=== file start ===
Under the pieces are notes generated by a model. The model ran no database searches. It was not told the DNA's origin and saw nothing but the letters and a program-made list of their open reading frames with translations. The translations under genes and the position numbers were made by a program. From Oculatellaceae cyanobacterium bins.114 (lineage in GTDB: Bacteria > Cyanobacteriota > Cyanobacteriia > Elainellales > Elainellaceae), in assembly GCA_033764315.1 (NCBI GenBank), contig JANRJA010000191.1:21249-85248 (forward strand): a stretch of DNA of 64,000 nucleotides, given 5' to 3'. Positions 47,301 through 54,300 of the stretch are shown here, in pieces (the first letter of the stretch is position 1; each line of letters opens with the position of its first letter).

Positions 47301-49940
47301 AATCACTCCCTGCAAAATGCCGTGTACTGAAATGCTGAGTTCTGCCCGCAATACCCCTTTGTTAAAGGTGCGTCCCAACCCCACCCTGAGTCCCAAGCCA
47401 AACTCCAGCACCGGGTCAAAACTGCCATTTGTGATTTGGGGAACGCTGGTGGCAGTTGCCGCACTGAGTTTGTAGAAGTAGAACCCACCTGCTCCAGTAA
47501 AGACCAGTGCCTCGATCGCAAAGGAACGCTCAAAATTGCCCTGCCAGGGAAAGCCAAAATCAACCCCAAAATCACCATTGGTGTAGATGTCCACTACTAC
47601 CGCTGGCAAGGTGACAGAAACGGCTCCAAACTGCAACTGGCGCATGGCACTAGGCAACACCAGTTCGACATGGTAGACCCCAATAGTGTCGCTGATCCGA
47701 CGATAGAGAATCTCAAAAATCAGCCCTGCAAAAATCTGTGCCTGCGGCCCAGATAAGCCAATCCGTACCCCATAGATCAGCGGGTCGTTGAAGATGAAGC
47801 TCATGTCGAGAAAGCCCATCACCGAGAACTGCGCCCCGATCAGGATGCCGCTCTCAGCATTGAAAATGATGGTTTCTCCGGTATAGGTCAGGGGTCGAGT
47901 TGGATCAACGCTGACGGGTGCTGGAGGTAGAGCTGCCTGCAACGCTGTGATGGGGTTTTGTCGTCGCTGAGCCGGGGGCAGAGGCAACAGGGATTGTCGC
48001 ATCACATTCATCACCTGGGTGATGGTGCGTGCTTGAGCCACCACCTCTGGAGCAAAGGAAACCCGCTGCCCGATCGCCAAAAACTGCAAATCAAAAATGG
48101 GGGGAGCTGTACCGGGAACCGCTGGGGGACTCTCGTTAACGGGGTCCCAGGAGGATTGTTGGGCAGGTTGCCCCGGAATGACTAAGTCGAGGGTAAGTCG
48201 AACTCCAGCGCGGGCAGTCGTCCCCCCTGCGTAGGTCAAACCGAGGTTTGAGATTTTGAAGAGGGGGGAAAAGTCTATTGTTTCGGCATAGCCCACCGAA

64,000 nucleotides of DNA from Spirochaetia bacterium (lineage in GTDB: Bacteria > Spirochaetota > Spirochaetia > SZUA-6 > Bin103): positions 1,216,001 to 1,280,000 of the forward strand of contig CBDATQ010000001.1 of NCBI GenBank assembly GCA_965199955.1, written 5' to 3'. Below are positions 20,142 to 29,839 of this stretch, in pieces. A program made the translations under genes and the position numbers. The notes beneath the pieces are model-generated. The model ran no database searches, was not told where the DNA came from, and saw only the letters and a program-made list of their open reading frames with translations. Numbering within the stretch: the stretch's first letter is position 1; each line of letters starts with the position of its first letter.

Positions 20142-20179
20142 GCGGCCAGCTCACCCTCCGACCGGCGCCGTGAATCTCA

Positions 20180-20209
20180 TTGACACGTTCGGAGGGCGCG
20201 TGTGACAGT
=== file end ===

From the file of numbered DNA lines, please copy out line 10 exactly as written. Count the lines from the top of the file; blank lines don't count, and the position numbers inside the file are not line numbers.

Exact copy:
48001 ATCACATTCATCACCTGGGTGATGGTGCGTGCTTGAGCCACCACCTCTGGAGCAAAGGAAACCCGCTGCCCGATCGCCAAAAACTGCAAATCAAAAATGG